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date: 29 June 2022

Missing Women: A Review of Underlying Causes and Policy Responseslocked

Missing Women: A Review of Underlying Causes and Policy Responseslocked

  • Aparajita DasguptaAparajita DasguptaEconomics, Ashoka University
  •  and Anisha SharmaAnisha SharmaEconomics, Ashoka University

Summary

One of the most egregious manifestations of gender bias is the phenomenon of “missing women.” The number of missing women is projected to increase to 150 million by 2035, as a result of prenatal sex selection and excess female mortality relative to men, and is reflected in male-biased sex ratios at all ages. The economics literature identifies several proximate causes of the deficit of females, including the widespread use of prenatal sex selection in many Asian countries, which has been fueled by the diffusion of ultrasound and other fetal sex-detection technology. The use of prenatal sex selection has become even more expansive with a decline in fertility, as parents with a preference for sons are less likely to achieve their desired sex composition of children at lower levels of fertility. Gender discrimination in investments in health and nutrition also leads to excess female mortality among children through multiple channels.

The deeper causes of son preference lie in the socioeconomic and cultural norms embedded in patriarchal societies, and recent literature in economics seeks to quantify the impact of these norms and customs on the sex ratio. Particularly important are the norms of patrilineality, in which property and assets are passed through the male line, and patrilocality, in which elderly parents coreside with their sons, whereas their daughters move to live with their husbands’ families after marriage. Another strand of the literature explores the hypothesis that the devaluing of women has roots in historical agricultural systems: Societies that have made little use of women’s labor are today the ones with the largest female deficits. Finally, economic development is often associated with a decline in son preference, but, in practice, many correlates of development, such as women’s education, income, and work status, have little impact on the sex ratio unless accompanied by more extensive social transformations.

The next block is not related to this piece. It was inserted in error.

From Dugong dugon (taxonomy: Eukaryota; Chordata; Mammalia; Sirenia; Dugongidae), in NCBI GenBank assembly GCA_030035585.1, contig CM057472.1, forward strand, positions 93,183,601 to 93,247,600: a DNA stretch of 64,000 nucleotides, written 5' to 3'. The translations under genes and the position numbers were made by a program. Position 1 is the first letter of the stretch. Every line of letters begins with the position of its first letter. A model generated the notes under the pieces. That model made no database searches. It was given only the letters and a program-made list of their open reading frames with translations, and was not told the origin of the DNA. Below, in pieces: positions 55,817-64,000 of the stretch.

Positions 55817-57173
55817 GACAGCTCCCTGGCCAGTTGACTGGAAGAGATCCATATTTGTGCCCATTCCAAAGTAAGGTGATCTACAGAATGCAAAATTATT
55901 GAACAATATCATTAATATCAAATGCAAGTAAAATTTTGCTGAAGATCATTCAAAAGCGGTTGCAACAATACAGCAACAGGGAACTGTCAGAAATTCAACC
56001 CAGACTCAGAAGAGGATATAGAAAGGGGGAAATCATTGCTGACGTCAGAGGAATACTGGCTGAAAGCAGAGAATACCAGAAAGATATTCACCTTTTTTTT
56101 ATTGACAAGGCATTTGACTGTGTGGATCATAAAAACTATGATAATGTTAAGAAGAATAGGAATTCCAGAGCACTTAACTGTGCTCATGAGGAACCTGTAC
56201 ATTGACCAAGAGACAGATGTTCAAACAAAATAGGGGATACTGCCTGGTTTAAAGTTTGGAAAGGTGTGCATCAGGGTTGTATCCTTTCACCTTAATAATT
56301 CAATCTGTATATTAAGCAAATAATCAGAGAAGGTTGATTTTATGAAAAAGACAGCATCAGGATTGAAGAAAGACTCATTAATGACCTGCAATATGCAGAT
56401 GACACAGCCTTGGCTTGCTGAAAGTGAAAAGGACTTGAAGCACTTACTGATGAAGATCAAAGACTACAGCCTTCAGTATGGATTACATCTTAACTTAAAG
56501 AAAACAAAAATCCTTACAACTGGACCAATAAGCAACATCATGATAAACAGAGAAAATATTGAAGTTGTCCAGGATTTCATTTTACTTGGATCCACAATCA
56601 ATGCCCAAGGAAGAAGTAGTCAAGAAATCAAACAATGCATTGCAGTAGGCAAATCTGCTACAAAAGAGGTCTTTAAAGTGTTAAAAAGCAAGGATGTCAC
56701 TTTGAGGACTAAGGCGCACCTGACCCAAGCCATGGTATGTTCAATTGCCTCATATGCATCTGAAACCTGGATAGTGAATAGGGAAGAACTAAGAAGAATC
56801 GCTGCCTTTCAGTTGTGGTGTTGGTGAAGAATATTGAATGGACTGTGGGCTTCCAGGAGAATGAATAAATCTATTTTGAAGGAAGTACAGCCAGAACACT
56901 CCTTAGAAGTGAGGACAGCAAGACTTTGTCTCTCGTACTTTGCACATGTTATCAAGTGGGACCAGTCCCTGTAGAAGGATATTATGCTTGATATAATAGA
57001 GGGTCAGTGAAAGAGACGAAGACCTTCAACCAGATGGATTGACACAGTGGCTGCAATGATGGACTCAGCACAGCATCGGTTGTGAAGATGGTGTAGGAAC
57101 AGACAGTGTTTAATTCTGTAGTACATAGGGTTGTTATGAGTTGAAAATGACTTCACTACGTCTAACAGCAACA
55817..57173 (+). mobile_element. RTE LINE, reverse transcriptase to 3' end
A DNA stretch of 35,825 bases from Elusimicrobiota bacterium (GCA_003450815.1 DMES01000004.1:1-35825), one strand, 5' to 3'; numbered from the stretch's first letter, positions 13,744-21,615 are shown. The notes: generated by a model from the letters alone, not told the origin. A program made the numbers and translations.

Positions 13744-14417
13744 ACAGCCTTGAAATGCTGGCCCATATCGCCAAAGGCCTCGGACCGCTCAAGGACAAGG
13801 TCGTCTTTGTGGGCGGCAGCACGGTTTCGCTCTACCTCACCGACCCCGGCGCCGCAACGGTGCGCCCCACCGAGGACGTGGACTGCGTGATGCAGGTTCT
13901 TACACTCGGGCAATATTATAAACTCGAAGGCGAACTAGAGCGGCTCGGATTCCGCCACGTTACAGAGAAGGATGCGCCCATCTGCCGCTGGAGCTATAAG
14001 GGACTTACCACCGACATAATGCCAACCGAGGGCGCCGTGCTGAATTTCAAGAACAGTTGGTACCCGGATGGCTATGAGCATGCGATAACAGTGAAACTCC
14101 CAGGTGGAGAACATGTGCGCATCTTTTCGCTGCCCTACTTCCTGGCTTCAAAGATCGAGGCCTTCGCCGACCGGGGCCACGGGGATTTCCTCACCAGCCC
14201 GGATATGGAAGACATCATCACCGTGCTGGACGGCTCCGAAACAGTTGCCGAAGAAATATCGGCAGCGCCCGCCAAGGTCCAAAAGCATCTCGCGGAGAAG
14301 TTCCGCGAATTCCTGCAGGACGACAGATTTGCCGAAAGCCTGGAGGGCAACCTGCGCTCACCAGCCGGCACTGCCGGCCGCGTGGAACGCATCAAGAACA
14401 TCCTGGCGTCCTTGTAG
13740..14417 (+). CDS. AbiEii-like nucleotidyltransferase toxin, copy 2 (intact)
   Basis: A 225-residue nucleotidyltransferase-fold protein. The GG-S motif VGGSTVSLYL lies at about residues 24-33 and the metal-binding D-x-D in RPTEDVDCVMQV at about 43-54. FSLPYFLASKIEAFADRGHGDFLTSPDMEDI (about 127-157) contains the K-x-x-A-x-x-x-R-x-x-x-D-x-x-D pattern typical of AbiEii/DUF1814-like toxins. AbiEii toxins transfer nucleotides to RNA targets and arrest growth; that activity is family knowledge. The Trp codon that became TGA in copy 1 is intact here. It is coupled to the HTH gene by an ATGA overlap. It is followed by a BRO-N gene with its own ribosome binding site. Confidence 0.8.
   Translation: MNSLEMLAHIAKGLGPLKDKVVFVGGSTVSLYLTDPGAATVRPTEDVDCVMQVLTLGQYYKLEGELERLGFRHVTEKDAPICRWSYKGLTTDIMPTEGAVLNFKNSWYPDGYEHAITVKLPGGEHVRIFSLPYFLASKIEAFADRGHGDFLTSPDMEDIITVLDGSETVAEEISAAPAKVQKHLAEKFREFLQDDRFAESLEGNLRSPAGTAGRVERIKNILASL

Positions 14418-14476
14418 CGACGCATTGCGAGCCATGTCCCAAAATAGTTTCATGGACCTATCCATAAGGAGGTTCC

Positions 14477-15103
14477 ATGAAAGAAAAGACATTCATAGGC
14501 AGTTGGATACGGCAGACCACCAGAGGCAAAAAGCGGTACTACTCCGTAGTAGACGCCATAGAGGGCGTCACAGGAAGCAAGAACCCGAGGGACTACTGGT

A number of policies have been implemented by governments throughout the world to tackle this issue, including legislative bans on different forms of gender discrimination, financial incentives for families to compensate them for the perceived additional costs of having a daughter, and media and advocacy campaigns that seek to increase the inherent demand for daughters by shifting the norm of son preference. Quantitative evaluations of some of these policies find mixed results. Where policies are unable to address the root causes of son preference, they often simply deflect discrimination from the targeted margin to another margin, and in some cases, they even fail in their core objectives. On the other hand, the expansion of social safety nets has had a considerable impact in reducing the reliance of parents on their sons. Similarly, media and advocacy campaigns that aim to increase the perceived value of women have also shown promise, even if their progress appears slow. Analysis of the welfare consequences of such interventions suggests that governments must pay close attention to underlying sociocultural norms when designing policy.

Subjects

  • Economic Development
  • Health, Education, and Welfare Economics
  • Labor and Demographic Economics

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